3 Steps to Finding the Best Dog Food for the Overweight Dog
If your overweight dog needs to slim down, or if you just want to maintain a healthy dog weight for your pooch while providing optimal pet nutrition, this three-step plan will help you to choose from the thousands of dog foods that are available.
STEP 1. Choose a Low Calorie Dog Food
Knowing the calorie count of the food you feed your dog is essential for weight loss. Calorie counts allow us to determine the correct serving size for a safe rate of weight loss.
Dog Diet Tip. For an overweight dog, choose a dog food containing less than 3250 kcal/kg ME. The lower the kcal count the better as long as the food is ‘complete and balanced’ to meet your dog’s nutritional requirements.
Calorie Counting 101: understanding dog food analysis terminology
- For commercial dog food, calorie content is located in the guaranteed analysis (also called dog food analysis) or feeding guideline panel on food packaging.
- On dog food labels, calories are called ‘kilocalories’ (Kcal). Calories and kilocalories are the same thing. A kilocalorie measures the energy content of food, known as ‘metabolisable energy’ or ME for short.
- The kilocalories are normally given for a specified amount of dog food such as a cup, a pound, 100 grams (100 g) or a kilogram (kg). For example: 3000 kcal/kg ME means that the dog food has 3000 calories in a 1 kilogram serve.
- 1 kilogram equals 1000 grams. So if the calories are per 100 grams and you want it per kg, just multiply by 10 to get 1 kg. (Example: 300 Kcal/100g = 3000 Kcal/kg)
How much food should I feed my dog?
It is difficult to slim down an overweight dog with calorie-rich foods. The serving size to meet your dog's calorie allowance will be so small that your dog will feel unsatisfied, and you will feel mean. Low calorie dog food will address pet nutrition and weight loss without depriving your dog.
The feeding guidelines on dog food packaging often do not address the needs of the overweight dog. For this reason, it is best to count calories on your dog’s behalf.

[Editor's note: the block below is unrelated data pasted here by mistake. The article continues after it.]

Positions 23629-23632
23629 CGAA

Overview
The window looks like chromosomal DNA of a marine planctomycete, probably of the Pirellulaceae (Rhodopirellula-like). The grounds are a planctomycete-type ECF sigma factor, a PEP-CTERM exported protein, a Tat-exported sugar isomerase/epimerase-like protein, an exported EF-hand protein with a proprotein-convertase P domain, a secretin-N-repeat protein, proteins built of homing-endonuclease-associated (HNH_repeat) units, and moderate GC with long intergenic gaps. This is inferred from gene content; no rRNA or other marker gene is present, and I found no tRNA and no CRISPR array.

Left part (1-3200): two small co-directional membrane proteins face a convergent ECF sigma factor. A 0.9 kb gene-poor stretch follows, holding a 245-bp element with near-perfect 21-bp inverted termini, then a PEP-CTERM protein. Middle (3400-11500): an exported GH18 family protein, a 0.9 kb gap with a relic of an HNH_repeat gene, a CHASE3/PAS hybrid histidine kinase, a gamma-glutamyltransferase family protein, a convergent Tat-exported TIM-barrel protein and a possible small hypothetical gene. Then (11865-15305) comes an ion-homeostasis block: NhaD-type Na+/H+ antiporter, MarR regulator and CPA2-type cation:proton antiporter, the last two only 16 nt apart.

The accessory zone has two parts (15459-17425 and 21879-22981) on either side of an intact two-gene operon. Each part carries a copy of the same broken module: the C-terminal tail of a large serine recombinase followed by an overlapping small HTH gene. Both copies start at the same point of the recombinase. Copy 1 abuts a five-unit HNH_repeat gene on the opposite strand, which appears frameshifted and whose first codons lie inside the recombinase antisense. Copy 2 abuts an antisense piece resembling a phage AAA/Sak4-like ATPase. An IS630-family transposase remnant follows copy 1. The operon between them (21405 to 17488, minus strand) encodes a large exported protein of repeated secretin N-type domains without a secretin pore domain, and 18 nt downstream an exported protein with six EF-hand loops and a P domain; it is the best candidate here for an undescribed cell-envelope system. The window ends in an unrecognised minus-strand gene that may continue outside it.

When buying dry or kibble diet food make sure the calorie count is in the high 2000's to low 3000 kcal range.
To do this you will need to know your dog’s recommended daily calorie intake.
- When dieting, your dog’s daily calorie intake is determined by your dog’s ideal weight.
- Find out your dog’s ideal weight and if your dog needs to lose weight by taking WAGSTA's free Wellness Check. This uses a ‘hands on’ and visual method to more accurately assess your dog’s weight condition.
- Alternately, you can look up the average weight for each dog breed in this dog weight chart.
- Once you know the ideal dog weight for your pooch, you can calculate dog calorie needs.
- If you need help converting the portions on the dog food analysis label into portions of your preference – such as kilograms to pounds, or calories to kilojoules – use these dog food calculator conversions.
Wet dog food? Dry dog food? Homemade Dog Food?
Dry dog food is the most convenient feeding option- providing simplified portioning, storage and food hygiene. There are many quality kibble/ dry dog foods available for dog weight management. But remember, dry dog food provides concentrated nutrition, so be careful not to overfeed.
Canned and wet foods contain a high moisture content. Their dilute nature means they often have a suitable calorie content for dieting purposes. A low-calorie content (when compared with dry food) allows for the feeding of larger portion sizes.
These ‘complete and balanced’ dog food recipes have been formulated to ensure optimal pet nutrition whilst dieting. All recipes include a dog food analysis providing calorie count and protein breakdown.
STEP 2: Choose High Protein Dog Food.
Ignore the feeding guidelines on dog food packaging as they tend to be generalized and can result in overfeeding your dog. Instead feed your dog according to their individual dog calorie needs.